Finally, the last batch of photos from this trip after x months! This is probably the most colorful day we’ve had, originally having plans but not really having an exact plan — which led to a pretty cool experience of getting lost.
Getting lost in a foreign country is one of those rare times facing the unknown gets actually exciting.
This lesson goes to everyone who travels, actually. I have heard stories of people who go to different countries but only opt to explore the glamorous parts, not opting to go for a little stretch. Walk — like, really walk — and take your time to explore places, try local delicacies. What good is the time you spent flying if only to see clean and internationally branded places? At the pace that globalization is at, store brands can easily make their way to your hometown’s mall in a year or two. So don’t be afraid to get something from the local stalls by a sketchy alleyway somewhere. At least if you’re with your partner, there’s an interesting travel memory you both can look back to after a couple of years’ time.
After having McDonald’s as our first line of breakfast in Hong Kong, Chase and I decided we had to eat at a hole-in-the-wall before our trip ended. So we took off in a direction that Google Maps recommended and headed somewhere. Least to say, we got quite lost after a while. Being hungry and trying to figure out directions make quite an interesting adventure.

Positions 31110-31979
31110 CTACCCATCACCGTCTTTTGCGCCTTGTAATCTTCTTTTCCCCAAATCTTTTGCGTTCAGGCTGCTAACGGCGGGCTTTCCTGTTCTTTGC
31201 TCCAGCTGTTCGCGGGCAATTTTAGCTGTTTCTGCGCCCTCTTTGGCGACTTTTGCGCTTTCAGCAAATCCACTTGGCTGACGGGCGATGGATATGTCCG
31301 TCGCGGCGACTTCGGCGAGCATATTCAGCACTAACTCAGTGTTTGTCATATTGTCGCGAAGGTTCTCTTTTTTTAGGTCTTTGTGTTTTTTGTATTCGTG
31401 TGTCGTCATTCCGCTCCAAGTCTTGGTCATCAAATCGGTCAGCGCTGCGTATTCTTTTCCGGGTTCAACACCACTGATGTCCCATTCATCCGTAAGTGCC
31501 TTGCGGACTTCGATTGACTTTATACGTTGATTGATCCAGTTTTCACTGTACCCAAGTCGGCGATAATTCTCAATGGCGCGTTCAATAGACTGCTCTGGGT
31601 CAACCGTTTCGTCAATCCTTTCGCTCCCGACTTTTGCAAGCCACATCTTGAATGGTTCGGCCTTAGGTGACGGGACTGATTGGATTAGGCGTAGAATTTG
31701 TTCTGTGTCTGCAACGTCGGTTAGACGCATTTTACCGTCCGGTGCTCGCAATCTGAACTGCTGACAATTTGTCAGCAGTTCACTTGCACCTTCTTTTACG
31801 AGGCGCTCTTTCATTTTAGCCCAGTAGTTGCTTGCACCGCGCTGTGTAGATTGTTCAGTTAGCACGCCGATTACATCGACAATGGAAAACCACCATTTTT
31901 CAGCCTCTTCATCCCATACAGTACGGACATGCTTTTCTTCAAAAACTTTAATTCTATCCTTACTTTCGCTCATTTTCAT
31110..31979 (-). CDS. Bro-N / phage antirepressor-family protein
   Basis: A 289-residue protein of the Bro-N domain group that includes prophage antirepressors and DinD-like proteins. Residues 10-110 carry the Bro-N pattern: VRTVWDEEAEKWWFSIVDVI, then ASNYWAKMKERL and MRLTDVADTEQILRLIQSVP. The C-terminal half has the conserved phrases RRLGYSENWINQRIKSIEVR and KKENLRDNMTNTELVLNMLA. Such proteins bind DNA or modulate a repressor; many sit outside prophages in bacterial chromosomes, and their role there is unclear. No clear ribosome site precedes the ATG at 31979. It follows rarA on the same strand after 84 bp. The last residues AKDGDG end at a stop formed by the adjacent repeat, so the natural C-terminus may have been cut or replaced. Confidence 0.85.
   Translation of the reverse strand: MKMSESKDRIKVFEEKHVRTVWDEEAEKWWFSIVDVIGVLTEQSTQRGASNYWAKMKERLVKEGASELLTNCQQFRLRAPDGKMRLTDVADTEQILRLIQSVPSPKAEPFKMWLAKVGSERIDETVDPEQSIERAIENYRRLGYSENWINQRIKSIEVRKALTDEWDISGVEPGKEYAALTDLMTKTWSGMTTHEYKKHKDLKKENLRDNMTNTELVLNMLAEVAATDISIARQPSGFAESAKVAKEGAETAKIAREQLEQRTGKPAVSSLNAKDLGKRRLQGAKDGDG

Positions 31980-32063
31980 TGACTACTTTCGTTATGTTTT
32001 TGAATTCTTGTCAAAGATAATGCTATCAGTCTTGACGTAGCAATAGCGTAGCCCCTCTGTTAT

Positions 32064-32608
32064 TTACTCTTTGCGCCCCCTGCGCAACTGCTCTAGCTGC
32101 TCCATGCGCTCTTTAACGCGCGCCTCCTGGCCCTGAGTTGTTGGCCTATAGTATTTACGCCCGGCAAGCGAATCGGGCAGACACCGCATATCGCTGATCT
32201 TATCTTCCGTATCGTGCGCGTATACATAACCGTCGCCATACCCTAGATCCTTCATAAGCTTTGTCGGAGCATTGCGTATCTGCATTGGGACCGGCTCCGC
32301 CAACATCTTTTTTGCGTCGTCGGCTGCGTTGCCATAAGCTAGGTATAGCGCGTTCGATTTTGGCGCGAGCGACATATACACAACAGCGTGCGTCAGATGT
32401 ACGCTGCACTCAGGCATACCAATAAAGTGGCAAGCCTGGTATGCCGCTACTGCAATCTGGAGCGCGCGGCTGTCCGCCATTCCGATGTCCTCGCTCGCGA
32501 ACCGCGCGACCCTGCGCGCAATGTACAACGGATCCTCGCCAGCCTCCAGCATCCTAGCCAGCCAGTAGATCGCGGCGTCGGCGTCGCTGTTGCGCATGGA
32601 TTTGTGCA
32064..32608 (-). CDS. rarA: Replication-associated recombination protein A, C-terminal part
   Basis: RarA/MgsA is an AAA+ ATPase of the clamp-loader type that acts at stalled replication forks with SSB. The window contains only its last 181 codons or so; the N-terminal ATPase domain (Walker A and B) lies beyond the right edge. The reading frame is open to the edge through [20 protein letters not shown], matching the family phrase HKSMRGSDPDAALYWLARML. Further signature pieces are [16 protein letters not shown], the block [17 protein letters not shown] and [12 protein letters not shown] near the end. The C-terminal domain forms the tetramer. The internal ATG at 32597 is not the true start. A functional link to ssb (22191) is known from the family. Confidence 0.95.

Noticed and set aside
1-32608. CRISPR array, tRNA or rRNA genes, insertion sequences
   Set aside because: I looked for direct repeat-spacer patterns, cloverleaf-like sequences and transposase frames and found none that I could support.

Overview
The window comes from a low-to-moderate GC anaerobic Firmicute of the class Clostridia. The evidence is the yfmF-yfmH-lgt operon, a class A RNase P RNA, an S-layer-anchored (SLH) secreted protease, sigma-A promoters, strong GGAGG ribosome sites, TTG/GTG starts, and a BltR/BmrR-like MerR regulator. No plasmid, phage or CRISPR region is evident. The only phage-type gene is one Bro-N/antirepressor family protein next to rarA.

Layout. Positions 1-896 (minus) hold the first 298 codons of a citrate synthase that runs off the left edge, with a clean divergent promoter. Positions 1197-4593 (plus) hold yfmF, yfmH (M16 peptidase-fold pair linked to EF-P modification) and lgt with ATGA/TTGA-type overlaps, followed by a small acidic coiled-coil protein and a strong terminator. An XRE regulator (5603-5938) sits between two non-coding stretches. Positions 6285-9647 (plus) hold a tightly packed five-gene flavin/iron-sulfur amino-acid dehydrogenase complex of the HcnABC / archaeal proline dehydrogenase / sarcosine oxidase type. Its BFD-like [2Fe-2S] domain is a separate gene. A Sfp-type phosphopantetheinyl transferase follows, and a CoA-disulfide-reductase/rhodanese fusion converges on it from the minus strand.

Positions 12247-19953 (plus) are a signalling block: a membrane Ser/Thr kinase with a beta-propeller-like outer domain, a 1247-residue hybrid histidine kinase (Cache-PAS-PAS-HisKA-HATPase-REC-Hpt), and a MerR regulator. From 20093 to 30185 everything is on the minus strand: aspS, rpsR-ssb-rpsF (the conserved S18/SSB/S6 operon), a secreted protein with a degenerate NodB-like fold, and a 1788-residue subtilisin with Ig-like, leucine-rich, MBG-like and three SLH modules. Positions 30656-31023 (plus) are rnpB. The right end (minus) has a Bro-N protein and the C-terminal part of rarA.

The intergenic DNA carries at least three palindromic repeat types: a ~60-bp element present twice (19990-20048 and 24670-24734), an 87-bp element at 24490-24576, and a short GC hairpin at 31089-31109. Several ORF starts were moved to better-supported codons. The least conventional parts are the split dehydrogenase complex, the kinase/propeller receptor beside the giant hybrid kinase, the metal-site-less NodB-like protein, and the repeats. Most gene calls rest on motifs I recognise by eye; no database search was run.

We honestly do not remember where we were when we had this. All we know was we just picked a random eatery by a little neighborhood and decided to eat.
The noodle soup we ordered were the most local-tasting ones I’ve had. It tastes as fatty as it looks. I don’t remember much else apart from that but that one little exploration really makes for a good memory to look back on.
Coffee is always a good idea right after a meal, especially if it’s a stuffy one like the bowls of noodles we had. Chase’s family recommended a shop in Sheung Wan called Cupping Room. The place is pretty popular as it was jam-packed when we ordered; we had to wait outside for our coffee, which was freshly roasted, to say the least.
Moving forward! A friend from an old work once told me to visit a place called PMQ in Hong Kong. It was only in December I actually got to visit said place. And it was not what I expected it to be — in the best way possible.
PMQ is one of those tourist spots that you need to literally go through questionable routes in order to enjoy the rewards of. We walked a ton of roads and climbed flights of stairs to get to the gem of a place, although I’m pretty sure there are shorter ways to get there. Thankfully, Chase and I don’t mind walking so it was sort of a sightseeing trip while we were on our way to the place.
The road to PMQ was a journey of its own. And it was a journey worth taking because PMQ ended up being an artistic haven – a place that celebrates creativity regardless of the medium of expression.